In the lead-up to the 2023 Presidential and Legislative elections in Liberia, major political actors have begun massive campaigns for their flagbearers in the hope of winning the upcoming elections.
The incumbent President, George Weah, has been touted by many of his supporters, including Assistant Agriculture Minister Alvin Wesseh, as the most favourable aspirant for the “Liberian Presidency.”
Wesseh, among other things, stated that opinion polls conducted by local media institutions and some unnamed international organisations put Mr Weah ahead of rival politicians.
An Assistant Minister for Agriculture made the latest claim bordering on the incumbent standing a better chance of winning on Friday, January 6, 2023.
“‘International Organisations have conducted voter perception polls around the country, which shows that the incumbent President is in the lead of other contenders,” said Wesseh.
The comments by the minister, who is also the Vice Chairperson of the ‘Congress for Democratic Change,’ a constituent party within the Coalition government, spanned from 48:48 sec to 50:04 sec during the second and final lap of the OK Conversation radio show.
Interestingly, the Agriculture Minister failed to substantiate his claim even when he was repeatedly challenged to name the international organisation involved in the opinion poll.
His comment comes on the heels of a similar statement by his party’s youth league first-round-victory-for-weah-cdc-youth-league-leader-declares/. Even more worrying is the comment by the youth leader that in 2023 they will accept nothing less than a first-round victory for the incumbent President George Weah.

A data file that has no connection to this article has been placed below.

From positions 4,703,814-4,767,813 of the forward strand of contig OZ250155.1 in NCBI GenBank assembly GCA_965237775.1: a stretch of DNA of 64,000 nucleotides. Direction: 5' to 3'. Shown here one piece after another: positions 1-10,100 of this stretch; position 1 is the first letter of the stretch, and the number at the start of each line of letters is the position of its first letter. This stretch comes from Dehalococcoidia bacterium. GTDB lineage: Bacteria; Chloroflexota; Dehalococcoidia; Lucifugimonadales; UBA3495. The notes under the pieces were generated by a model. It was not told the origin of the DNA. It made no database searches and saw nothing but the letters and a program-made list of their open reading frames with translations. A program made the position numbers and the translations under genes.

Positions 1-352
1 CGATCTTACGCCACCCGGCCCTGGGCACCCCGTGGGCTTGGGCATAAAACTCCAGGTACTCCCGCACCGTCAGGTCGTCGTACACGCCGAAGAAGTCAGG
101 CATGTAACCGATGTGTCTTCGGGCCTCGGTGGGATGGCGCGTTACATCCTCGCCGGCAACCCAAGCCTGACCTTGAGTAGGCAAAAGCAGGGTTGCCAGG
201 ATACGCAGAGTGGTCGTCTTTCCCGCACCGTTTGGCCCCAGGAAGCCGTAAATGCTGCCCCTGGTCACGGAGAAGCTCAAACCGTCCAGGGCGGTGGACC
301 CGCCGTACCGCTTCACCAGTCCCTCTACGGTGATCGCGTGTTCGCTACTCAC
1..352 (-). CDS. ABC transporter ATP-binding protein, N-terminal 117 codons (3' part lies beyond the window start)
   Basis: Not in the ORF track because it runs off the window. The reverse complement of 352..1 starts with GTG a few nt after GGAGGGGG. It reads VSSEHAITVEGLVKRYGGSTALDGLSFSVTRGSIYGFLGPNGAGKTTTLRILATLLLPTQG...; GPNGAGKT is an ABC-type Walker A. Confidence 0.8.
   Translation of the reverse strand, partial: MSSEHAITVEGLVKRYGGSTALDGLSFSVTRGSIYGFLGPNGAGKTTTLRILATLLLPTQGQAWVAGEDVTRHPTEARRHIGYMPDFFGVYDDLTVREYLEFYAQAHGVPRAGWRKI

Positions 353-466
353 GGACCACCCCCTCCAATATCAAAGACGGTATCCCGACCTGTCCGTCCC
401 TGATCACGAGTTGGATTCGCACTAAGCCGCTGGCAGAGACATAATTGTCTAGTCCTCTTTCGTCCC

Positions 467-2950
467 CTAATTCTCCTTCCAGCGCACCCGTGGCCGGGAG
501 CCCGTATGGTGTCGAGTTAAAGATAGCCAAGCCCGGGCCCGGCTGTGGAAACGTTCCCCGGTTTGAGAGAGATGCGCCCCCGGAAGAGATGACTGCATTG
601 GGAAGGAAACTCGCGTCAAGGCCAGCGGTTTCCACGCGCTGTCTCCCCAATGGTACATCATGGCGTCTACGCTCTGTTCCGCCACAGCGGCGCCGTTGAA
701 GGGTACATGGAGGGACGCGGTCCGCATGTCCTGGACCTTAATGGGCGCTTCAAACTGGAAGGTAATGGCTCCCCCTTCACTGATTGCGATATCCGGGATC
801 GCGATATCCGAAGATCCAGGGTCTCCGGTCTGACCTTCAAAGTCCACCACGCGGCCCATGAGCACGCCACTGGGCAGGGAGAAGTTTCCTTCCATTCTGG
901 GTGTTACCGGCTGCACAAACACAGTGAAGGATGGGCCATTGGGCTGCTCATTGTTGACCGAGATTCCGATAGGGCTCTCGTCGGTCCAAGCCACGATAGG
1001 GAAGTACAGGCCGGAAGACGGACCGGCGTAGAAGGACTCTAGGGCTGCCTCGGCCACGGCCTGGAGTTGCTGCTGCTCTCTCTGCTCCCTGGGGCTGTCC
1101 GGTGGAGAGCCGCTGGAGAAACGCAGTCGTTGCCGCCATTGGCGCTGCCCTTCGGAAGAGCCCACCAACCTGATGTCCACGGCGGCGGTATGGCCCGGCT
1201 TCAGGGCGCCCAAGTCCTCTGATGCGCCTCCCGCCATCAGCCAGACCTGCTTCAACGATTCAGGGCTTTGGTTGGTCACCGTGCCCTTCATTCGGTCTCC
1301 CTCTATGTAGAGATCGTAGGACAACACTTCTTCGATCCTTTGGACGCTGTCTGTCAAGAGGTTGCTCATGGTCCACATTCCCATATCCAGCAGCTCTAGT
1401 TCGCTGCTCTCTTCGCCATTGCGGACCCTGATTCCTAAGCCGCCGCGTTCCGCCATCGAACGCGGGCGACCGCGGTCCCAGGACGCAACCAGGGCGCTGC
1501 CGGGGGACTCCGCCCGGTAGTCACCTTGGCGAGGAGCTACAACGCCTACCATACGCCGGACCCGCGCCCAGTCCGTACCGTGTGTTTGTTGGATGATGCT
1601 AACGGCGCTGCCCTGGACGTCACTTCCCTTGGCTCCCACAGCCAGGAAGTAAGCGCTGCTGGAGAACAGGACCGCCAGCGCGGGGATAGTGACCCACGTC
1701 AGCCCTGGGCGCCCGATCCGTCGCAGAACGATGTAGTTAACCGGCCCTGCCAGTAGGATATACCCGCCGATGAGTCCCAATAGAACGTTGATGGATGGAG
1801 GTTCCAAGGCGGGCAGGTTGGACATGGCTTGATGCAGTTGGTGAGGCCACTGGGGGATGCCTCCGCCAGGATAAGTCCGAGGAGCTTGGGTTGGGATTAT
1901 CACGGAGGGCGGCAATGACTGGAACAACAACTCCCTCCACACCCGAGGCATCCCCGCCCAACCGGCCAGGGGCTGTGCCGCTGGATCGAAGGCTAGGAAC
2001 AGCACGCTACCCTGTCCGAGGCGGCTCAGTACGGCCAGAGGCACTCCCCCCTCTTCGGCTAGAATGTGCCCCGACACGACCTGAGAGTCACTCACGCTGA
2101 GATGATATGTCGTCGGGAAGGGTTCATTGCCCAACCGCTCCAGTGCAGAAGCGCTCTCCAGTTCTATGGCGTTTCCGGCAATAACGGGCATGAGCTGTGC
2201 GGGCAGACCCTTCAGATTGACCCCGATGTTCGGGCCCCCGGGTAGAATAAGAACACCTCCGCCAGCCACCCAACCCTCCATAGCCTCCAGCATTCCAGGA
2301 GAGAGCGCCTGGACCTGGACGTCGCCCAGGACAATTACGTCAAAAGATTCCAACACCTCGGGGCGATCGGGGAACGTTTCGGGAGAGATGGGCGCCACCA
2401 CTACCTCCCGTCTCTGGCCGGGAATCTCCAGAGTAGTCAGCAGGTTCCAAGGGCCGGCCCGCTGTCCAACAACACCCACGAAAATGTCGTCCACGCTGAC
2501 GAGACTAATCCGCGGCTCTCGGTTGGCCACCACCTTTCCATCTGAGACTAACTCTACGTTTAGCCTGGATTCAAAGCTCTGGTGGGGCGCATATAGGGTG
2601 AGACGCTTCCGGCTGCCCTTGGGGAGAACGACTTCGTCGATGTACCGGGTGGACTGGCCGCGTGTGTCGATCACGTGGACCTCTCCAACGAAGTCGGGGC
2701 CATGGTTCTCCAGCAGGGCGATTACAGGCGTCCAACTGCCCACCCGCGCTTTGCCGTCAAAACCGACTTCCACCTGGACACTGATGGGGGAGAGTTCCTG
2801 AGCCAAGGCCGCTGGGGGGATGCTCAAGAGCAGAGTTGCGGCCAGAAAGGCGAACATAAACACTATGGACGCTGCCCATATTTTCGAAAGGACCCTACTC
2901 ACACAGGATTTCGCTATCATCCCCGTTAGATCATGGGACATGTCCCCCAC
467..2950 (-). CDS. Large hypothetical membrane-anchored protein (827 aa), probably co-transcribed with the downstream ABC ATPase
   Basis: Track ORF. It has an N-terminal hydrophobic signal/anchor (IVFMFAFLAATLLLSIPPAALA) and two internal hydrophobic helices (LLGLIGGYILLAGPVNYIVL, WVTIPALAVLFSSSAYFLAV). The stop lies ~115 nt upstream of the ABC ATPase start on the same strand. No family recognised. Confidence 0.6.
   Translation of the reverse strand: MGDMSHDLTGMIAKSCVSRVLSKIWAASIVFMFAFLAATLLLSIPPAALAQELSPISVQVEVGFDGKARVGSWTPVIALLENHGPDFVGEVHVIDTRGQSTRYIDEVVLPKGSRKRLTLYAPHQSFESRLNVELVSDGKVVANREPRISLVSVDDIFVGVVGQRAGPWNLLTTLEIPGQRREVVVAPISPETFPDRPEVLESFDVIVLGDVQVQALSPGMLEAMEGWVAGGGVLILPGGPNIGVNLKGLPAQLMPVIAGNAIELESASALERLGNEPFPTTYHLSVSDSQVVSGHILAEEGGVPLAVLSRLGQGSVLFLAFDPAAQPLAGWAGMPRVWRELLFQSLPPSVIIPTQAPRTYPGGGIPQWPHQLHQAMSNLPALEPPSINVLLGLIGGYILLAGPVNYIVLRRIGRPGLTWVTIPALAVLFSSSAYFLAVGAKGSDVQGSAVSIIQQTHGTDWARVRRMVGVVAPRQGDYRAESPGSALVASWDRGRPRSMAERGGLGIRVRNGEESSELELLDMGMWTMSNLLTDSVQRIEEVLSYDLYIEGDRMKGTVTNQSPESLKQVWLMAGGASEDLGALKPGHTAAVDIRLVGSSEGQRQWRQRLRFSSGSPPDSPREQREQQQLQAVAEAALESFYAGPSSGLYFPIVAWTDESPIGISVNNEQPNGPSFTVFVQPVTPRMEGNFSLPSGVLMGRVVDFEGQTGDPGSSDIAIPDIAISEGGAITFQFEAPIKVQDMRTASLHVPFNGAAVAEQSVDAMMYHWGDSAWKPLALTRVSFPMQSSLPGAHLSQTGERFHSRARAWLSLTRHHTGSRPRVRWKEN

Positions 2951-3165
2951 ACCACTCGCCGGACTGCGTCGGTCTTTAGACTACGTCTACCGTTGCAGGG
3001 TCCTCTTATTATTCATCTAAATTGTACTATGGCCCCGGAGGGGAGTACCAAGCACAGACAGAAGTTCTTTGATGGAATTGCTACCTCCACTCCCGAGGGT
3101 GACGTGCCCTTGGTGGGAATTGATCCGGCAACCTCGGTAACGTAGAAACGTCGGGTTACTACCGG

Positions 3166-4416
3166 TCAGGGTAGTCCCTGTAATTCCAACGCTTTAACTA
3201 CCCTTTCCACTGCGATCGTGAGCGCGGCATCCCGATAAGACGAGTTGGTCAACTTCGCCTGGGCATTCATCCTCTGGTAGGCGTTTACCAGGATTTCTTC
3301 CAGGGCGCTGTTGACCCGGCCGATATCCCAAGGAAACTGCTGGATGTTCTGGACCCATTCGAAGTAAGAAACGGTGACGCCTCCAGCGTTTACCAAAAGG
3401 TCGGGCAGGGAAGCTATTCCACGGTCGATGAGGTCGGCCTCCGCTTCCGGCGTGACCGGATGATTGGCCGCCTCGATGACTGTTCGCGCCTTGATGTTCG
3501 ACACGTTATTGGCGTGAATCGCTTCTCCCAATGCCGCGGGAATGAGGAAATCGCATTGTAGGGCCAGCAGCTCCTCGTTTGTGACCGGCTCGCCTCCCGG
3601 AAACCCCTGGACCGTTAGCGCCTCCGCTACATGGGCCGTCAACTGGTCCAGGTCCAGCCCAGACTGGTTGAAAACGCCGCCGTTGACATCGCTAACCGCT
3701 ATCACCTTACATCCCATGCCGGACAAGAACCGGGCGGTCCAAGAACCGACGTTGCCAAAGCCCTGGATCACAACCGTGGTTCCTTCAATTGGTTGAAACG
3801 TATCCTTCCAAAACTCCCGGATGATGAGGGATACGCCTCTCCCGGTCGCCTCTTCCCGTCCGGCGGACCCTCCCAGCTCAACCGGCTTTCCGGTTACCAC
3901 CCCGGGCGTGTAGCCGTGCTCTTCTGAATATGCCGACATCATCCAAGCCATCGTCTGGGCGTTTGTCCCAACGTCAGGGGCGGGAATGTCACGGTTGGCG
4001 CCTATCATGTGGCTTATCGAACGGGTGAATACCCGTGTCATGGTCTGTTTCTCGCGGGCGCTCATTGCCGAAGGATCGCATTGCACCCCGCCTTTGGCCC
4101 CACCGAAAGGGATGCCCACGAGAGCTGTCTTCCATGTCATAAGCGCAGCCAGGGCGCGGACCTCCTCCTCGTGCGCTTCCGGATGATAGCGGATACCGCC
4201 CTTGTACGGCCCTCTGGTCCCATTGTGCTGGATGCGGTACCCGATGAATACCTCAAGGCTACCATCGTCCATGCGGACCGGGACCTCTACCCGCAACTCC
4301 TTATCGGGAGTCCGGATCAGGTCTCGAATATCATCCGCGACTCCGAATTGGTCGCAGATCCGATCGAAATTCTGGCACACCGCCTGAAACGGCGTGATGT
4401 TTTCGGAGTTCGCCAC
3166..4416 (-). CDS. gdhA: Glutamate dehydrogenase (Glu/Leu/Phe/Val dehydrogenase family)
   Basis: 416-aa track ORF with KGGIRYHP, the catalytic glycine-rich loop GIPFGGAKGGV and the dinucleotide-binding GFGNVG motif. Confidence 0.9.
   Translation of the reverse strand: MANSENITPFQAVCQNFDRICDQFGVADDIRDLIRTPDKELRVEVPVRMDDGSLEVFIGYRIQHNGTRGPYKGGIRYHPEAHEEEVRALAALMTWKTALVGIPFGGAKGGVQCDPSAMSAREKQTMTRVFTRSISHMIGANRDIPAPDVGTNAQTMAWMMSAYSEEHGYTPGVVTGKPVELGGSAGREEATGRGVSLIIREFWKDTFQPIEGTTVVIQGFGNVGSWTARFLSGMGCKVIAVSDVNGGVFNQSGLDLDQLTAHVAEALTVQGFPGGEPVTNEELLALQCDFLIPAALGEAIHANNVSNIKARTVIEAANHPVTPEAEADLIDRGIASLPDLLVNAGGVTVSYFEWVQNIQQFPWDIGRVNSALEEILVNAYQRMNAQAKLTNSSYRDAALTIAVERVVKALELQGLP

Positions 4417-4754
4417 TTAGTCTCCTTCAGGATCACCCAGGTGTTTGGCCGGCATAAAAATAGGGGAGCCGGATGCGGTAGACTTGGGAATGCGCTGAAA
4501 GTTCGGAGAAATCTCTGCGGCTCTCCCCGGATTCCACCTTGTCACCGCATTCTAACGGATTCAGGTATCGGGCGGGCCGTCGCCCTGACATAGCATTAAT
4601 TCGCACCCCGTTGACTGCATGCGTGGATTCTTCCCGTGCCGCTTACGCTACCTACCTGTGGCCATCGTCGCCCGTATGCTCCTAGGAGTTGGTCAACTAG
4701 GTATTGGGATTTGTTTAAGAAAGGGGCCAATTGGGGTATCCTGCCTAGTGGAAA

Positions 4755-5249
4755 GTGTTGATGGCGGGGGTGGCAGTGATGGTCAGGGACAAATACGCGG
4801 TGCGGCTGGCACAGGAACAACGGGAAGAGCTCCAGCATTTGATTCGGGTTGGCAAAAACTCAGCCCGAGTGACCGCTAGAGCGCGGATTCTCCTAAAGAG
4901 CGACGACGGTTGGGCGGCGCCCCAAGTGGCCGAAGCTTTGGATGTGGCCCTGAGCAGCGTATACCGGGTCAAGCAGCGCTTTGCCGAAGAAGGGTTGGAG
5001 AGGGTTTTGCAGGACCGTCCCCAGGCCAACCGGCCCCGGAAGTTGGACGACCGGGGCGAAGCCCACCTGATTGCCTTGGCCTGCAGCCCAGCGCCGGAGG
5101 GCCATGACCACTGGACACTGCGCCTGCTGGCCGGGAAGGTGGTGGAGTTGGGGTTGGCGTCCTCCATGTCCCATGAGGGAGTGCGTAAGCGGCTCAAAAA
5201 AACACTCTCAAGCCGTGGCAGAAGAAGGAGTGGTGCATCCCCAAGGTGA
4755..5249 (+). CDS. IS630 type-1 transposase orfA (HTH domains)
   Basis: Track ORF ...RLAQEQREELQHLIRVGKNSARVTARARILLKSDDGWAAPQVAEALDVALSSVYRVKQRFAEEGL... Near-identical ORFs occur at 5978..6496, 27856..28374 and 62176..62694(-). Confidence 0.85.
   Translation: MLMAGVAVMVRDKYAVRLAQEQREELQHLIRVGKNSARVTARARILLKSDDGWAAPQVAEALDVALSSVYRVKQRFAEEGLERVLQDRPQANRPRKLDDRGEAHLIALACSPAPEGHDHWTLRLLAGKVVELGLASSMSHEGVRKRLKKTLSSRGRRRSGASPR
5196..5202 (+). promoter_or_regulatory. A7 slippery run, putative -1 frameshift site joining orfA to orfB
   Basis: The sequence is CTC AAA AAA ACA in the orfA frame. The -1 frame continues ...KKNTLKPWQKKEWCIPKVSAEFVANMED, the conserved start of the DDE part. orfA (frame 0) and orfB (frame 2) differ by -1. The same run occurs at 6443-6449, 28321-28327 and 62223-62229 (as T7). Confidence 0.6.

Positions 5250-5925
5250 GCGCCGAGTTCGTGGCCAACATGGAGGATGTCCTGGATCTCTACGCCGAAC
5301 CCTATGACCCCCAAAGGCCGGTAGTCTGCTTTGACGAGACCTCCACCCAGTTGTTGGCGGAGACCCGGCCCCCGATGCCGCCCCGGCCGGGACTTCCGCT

DUBAWA decided to examine the claim and understand what opinion polls play in the country’s electoral process. This researcher contacted Mr Wesseh to confirm from which organisation he had sourced the information, but he was not forthcoming with any information.
Further investigations conducted by DUBAWA on the websites of ECOWAS, Carter Center, Democracy International, National Democratic Institute and many other websites to ascertain if, indeed, some international organisation has conducted an election poll on Liberia’s upcoming election proved futile.
The closest DUBAWA came to finding anything relating to the survey being talked about by government spokespersons was an online research report published by BTI in 2022. BTI project is a think-tank group comprising nearly 300 country and regional experts from leading universities worldwide. The project analyses and compares transformation processes towards democracy and inclusive market economy worldwide. A section of the report, on page 14, titled, Political and Social Integration, states that,
“Four Afrobarometer surveys since 2008 found approval of democracy following a bell curve. Initially high after the civil war, dissatisfaction with leaders and the desire for strong leadership on Ebola has entailed a steady reduction. Liberians, in principle, support democratic institutions and leadership elections in particular. 70% prefer democracy to any other kind of government and reject authoritarian alternatives like military rule (73%). They believe that Liberia is more democratic now than three years ago, which likely reflects the eventual election victory of George Weah. At the same time, dissatisfaction with the way democracy is working in the country is increasing. Complaints include impunity for elite corruption, a lack of concern among elites for ordinary Liberians, and a lack of order. ”
The highlighted section of the above quote is similar to the statement Wesseh made but in a completely different context. The afrobarometer survey talked about the previous elections, not the upcoming ones, as Wesseh would have us believe. The Afrobarometer assessment stated that “Liberia is more democratic now than three years ago.” Furthermore, the report is grounded on Liberians’ readings on the democratic state of the country.